So it is clear that in the next decade women will be the majority in terms of graduates entering the labour market. This is why I said it will take 25-30 years for the impact to be felt, because in that time those men appointed in the preceding circumstances will retire and in many cases will be replaced by women. For example, female lawyers are still a minority but the force of numbers will change this in the next decades as it already has in senior positions in the police service. The female dominance at all levels of education will be reinforced. Women have already made great gains in the number of female doctors and this trend will increase or even accelerate as the current batch of students and their successors begin to qualify (the shift to a female majority in universities occurred in 2000, so with 5-year medical courses you will expect to see women from that majority position appearing in hospitals and surgeries now).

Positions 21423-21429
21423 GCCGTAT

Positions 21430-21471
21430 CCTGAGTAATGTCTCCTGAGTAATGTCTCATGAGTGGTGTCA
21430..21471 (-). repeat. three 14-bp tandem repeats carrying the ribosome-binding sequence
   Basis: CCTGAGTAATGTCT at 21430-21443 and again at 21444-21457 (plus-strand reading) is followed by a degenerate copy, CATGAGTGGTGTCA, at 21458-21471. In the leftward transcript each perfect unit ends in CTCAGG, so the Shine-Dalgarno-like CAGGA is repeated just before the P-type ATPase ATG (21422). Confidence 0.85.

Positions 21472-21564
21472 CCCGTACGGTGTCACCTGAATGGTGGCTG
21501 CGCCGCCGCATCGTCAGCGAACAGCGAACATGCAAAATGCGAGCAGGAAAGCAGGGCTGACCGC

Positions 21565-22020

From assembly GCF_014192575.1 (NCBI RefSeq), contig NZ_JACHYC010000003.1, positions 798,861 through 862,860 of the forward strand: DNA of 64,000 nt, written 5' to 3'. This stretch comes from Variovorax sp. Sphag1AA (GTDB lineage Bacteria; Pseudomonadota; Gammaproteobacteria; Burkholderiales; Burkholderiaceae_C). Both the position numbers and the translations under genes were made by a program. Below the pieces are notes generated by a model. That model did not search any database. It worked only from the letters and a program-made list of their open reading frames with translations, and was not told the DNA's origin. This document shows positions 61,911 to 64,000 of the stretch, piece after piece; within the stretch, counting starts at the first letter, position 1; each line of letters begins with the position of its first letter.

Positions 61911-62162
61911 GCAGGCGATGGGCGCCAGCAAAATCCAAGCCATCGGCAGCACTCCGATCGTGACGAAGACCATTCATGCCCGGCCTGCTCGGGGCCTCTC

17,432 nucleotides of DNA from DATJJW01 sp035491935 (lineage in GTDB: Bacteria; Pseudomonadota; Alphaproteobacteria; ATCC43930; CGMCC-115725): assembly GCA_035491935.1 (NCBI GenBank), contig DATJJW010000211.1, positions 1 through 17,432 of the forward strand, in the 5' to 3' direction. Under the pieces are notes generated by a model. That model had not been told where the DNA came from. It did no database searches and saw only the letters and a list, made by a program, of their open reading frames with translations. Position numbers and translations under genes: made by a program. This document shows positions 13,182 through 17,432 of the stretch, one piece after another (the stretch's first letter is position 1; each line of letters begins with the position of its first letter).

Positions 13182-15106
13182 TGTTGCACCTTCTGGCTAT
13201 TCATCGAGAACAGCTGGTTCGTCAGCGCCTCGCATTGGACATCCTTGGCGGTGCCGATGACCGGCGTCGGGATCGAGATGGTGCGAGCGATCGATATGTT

One factor that will accentuate the simple numerical pressures is that the skills women have are those now demanded in the workplace. Think how often you see the requirement for good communication and presentation skills, balancing conflicting demands and team working, just the skills that women excel at from the moment they start school. Things like leadership and manual skill (and in the technological age even the ability to fight) that men were seen as good at are no longer wanted. In the global marketplace, languages are also at a premium and this is an area in which women have always been stronger than men.